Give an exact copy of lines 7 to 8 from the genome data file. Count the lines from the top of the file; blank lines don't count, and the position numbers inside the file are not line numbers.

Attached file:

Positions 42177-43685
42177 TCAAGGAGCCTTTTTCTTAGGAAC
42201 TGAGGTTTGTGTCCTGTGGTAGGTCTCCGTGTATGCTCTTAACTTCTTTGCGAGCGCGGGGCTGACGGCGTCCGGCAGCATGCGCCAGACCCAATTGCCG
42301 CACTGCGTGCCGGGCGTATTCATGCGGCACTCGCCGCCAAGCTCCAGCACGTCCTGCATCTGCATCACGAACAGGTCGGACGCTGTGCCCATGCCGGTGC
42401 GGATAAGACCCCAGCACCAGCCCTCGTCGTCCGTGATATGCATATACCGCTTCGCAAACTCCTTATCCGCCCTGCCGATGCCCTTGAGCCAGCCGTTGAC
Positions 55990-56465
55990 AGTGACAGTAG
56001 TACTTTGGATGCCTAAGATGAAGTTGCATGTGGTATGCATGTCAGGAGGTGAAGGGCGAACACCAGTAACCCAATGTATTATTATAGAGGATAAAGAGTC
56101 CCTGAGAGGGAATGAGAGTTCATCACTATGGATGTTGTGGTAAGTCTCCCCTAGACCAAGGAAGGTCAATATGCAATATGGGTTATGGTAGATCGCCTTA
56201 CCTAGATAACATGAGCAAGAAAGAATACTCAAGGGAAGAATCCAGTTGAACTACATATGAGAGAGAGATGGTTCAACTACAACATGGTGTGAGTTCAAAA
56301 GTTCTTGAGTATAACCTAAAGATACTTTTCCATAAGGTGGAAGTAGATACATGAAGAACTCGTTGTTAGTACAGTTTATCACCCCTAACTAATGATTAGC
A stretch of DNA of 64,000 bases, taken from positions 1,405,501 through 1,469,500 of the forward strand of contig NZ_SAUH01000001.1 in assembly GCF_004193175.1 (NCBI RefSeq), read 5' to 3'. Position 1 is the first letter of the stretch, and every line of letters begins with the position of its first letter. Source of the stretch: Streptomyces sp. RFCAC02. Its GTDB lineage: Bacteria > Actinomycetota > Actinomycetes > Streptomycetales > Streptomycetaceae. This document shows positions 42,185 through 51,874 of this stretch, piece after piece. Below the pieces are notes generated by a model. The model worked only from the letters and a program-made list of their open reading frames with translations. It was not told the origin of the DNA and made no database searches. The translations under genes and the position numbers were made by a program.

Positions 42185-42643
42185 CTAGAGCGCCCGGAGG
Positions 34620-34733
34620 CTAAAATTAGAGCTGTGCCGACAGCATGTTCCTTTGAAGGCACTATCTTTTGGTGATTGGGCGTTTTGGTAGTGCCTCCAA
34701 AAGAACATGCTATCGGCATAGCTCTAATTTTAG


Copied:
55990 AGTGACAGTAG
56001 TACTTTGGATGCCTAAGATGAAGTTGCATGTGGTATGCATGTCAGGAGGTGAAGGGCGAACACCAGTAACCCAATGTATTATTATAGAGGATAAAGAGTC